WTF with men getting to run the beer industry? Why should we women have to explain ourselves to surprised onlookers when we drop some knowledge on craft brewing?
Well, Erin and her team at Boulevard Brewery joined in the female revolution of taking back brewing. It’s a slow process, Erin admits. She works on weekends giving tours of Boulevard Brewing Company’s impressive brewery infrastructure and can easily school any male advocate. In fact, she does it regularly. Though she says she doesn’t have that many issues, there are occasions when people write her off. She’s giving the tour, guys… she obviously knows her shit. Well, not surprising, she always outdoes the doubter.
And though we’re not hating on men (Erin works with a lot of great men at Boulevard), I’m really wondering why they get to do all the good stuff. An often cited 2014 report from Auburn University showed that just 29% of brewery workers were female, and far less were in leadership or CEO positions.
But, women have been the primary brewers (and goddesses) of beer until just the past hundred or so years. While men were hunting, women gathered ingredients for the brews and handled fermentation. And I don’t mean sometimes. Check out these historical highlights:
1. History’s oldest written beer recipe is rooted in ancient Sumeria, where women brewed low alcohol beer for religious ceremonies and daily consumption. These women received a great deal of respect because they “served as priestesses of the revered beer goddesss, Ninkasi.” Ninkasi was worshipped as head brewer of the gods, and she bestowed beer upon humanity to “preserve peace and promote well-being.” Check out the hymn-recipe.
2. Some historians credit Babylonian women as participating in the world’s earliest commerce by selling beer and keeping written records of their sales (at around the beginning of the common era).
3. The Egyptians (learning to brew beer from their Sumerian and Babylonian neighbors) worshipped Tenenit, the goddess of childbirth and beer. Yet another goddess, Hathor/Sekhmet, was credited with saving humanity from destruction(!) after a night of heavy drinking. Even the hieroglyphics show women brewing and drinking.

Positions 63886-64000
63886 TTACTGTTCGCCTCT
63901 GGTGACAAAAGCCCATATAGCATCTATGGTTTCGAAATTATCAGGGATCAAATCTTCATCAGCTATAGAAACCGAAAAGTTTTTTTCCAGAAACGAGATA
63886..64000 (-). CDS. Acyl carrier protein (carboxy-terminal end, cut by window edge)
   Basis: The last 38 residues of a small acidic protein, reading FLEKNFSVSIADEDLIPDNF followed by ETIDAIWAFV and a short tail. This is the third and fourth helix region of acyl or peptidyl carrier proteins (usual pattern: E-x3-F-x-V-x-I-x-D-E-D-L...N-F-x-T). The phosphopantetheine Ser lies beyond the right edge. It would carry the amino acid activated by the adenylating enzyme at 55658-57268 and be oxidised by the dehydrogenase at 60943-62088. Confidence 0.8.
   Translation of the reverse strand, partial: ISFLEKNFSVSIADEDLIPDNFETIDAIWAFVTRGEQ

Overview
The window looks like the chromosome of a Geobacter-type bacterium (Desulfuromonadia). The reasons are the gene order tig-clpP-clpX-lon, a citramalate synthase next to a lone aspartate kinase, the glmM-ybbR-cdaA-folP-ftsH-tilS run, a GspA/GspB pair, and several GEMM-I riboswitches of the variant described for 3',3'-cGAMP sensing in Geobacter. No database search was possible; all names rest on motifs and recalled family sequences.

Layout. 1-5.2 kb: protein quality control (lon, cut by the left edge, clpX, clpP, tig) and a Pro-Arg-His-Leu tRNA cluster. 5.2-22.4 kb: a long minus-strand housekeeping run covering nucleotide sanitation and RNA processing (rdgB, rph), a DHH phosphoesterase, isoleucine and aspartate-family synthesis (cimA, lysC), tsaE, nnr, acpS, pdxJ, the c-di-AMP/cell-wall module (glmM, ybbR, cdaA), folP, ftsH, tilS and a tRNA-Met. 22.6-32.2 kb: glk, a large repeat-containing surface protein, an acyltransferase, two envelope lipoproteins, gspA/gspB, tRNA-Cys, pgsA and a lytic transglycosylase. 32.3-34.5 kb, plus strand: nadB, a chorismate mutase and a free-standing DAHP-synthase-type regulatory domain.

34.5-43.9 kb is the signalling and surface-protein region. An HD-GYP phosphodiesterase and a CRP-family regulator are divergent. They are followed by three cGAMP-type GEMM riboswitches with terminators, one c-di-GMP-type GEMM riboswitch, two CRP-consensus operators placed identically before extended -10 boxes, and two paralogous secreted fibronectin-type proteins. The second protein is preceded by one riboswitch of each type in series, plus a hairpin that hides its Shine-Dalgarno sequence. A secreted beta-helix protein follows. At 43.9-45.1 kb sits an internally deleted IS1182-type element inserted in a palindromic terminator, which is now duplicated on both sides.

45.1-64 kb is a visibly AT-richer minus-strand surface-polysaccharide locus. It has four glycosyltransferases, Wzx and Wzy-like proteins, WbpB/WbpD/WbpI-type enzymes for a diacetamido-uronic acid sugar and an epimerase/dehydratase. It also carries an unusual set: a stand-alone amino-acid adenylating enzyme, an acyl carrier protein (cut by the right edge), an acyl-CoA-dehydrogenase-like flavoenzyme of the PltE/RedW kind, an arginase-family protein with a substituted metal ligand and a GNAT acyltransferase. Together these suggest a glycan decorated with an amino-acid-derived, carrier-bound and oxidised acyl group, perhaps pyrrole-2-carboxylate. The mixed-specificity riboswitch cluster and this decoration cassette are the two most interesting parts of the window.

4. In Europe, Baltic & Slavic mythology credits the goddess Raugutiene with providing divine protection over beer. Finnish legends tell of Kalevator, a woman who brought beer to earth by “mixing honey and bear saliva.”
Ok, one more:
5. German nunneries (I’m not making this up!) provided “rare shelter for single women to blossom as brewsters and botanists.” St. Hildegard of Bingen was the first person to recommend hops as a healing, bittering, and preserving agent. Fantastically, this was 500 years before this became the general practice.
Well, I can’t count how many times some bro at a party (enter here any year of my drinking-aged life) gave me some disgusting fruit juice concoction instead of letting me get the beer I was after. They need some fact checking.
Is Erin a goddess of beer? Yes. Well, she is if I get to decide. Last March 2018, Boulevard put forward a call to their women employees to send ideas for a beer created by and for women in honor of National Women’s Day. Erin sent in nine different beer submissions celebrating heroic KC women. The winner was the fantastic Dorothy Vaughan, one of the first African American women to work for NASA.
With this winning idea, Erin worked with Boulevard’s female brewer and a few other badass brewery coworkers to create “Test Salted Caramel Stout on Nitro,”… (I’ll have three of those, thanks.) The special recipe wasn’t ready quite in time for International Women’s Day, but a Mother’s Day release is just as good.
“The release party was one of the coolest things in the world,” Erin recollects. There were specially-designed keepsake glasses for the event, and Erin and her colleagues spent the next few hours filling them up and talking about the brewing process until the kegs were empty.
“I’ve never seen a beer release like this before,” Erin recalls, “The line was out of control. It was such a hit!”
That’s when we both asked – why aren’t there others?
So… bottoms up, ladies.
Written by: Kelly Flanagan
ERIN'S 3 FAVORITE BEERS
“This is one of my absolute favorites,” Erin tells me. This is not your average beer. Described by Boulevard as “an exhilarating initiation into a mind-bending alternate universe of India Pale Ales.” … Sounds like a fun night!
This Missouri brewery boasts a unique combination of KC’s own Hugo Berry Rooibos Tea with a “spritzy, sour wheat beer to exceedingly refreshing effect.”
This is a Belgian brew matured for one to three years in oak vessels called "foeders" and shipped across the Atlantic for our sipping pleasure. It is highlighted by a hint of cherry and a sour flash.
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